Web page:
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What should I do if my parent have Alzheimer's and Dementia?

What should I do if my parent have Alzheimer's and Dementia?

Helping your parent

Making daily life easier for your parent will make life more manageable for both of you. Keep her environment simple and predictable, and learn what makes her anxious, what helps her relax, what distracts her and what reassures her.


Rule number 1: Simplify His World

  • Furniture should be simple and placed so that it can be easily used. Pathways should be clear. Once you clean up and arrange the furniture, don't rearrange it.

  • Use clear signs and labels. Example, you can label toiletries ("shampoo", "Conditioner", "lotion"). Sticky notes can be useful too ('Turn Off the Stove'). Or use drawing or symbols if written words don't work. For example, a picture of pants on the pants drawer. 

  • Keep the noise level down.


  • Get phones with large push buttons. Can put picture of you on one and your sibling on the other for speed dial. 

  • Keep items that are often needed and frequently lost, in the same place all the time. His glasses are hanging from his neck.

  • When you have questions, keep them simple. Don't ask what he wants for dinner; You should ask "Do you want chicken rice or beef noodle tonight?" instead of "what do you want to eat tonight?"

  • Minise changes. They prefer more life stays the same, the better. New people, new foods, new activities, and new schedules might throw him off.

Rule number 2: Let Him Do What He Can

Think of tasks that he can manage on his own or with minimal help. For example, ask him to hand you ingredients which you cook dinner as people with dementia who are encouraged  to stay active, remain social. If you father was a carpenter, gluing bits of wood together might feel familiar and make him happy.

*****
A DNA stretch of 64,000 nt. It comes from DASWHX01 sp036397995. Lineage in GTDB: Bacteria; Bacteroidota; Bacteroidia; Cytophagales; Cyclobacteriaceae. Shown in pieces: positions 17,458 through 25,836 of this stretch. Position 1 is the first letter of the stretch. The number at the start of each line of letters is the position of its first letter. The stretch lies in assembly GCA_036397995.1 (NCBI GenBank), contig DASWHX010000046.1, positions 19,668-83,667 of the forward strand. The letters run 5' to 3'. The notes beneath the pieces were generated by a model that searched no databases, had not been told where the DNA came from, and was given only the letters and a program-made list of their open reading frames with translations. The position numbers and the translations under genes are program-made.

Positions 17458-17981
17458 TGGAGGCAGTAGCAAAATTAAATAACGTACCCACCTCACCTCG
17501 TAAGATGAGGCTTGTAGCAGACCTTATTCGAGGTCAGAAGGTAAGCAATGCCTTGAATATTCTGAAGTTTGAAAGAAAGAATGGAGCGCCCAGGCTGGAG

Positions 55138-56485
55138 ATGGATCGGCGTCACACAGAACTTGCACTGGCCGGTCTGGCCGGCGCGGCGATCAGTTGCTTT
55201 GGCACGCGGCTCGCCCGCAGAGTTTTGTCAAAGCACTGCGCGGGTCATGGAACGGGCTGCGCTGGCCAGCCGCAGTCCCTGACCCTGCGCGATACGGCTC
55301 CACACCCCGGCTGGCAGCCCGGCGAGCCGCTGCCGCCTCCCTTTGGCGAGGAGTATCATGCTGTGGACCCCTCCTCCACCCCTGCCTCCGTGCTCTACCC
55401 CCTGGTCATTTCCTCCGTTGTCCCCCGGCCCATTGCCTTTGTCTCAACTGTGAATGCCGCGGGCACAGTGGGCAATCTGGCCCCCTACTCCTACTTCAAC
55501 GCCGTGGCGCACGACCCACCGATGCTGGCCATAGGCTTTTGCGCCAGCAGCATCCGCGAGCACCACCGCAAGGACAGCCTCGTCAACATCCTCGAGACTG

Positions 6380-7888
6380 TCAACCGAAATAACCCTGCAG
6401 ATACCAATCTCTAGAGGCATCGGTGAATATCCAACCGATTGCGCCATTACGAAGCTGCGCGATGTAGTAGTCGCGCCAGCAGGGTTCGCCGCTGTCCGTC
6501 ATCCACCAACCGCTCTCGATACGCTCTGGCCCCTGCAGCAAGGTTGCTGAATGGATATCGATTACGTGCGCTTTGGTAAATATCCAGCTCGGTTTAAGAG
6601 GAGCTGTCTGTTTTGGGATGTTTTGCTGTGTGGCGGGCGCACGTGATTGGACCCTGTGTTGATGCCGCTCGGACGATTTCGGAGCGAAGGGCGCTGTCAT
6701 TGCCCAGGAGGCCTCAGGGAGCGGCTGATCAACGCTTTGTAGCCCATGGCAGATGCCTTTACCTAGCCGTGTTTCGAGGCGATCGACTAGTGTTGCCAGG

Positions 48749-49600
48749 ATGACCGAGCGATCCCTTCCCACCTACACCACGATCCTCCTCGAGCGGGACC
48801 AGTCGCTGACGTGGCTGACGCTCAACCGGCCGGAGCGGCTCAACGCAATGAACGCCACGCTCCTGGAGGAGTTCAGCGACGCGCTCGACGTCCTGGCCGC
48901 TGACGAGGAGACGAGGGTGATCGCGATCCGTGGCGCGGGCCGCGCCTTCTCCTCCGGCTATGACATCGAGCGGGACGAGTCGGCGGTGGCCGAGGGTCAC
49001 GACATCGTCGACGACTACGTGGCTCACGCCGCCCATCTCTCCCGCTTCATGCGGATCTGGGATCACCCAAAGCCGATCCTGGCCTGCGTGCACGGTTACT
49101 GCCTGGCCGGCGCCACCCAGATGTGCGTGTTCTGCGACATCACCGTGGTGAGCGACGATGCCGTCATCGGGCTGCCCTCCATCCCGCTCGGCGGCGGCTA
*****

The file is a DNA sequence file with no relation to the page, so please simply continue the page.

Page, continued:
Rule number 3: Forget Logic

You can't reason with him, so stop trying. Instead, give him a hug and hand him a comb. 


Rule number 4: Look for the message

Your parent cannot fully understand the world around her or clearly communicate her needs, so you need to decipher her signals as best you can.

For example, if you parents strickes at a visitor, maybe the person came at her unexpectedly and frightened her.

When she is upset, think about possible causes. You might keep a log and watch for patterns. 

Also, think about how she used to be and what she used to enjoy. If she has alwasy loved reading, and now she can't, perhaps that is causing her agitation. Perhaps an audiobook will calm her.


Rule number 5: Remain Patient and Calm

Treat her with respect.If she is criticising you in public, remain steadfast. Put yourself in her shoes. Imagine being given a colossal assigment, one that you simply cannot do. She can;t remember what to do next or why she is doinnng this at all. If you criticise her, hurry her or grow annoyed, she will become more anxious and less able to perform. 


September is World Alzheimer's Month

World Alzheimer's Month is the international campaign by Alzheimer's Disease International (ADI) every September to raise awareness and challenge the stigma that surrounds dementia. World Alzheimer's Month was launched in 2012. World Alzheimer's Day is on 21 September each year. 

2 out of every 3 people globally believe there is little or no understanding of dementia in their countries. The impact of World Alzheimer's Month is growing, but the stigmatisation and misinformation that surrounds dementia remains a global problem that requires global action.


Check it out for dementia related products at

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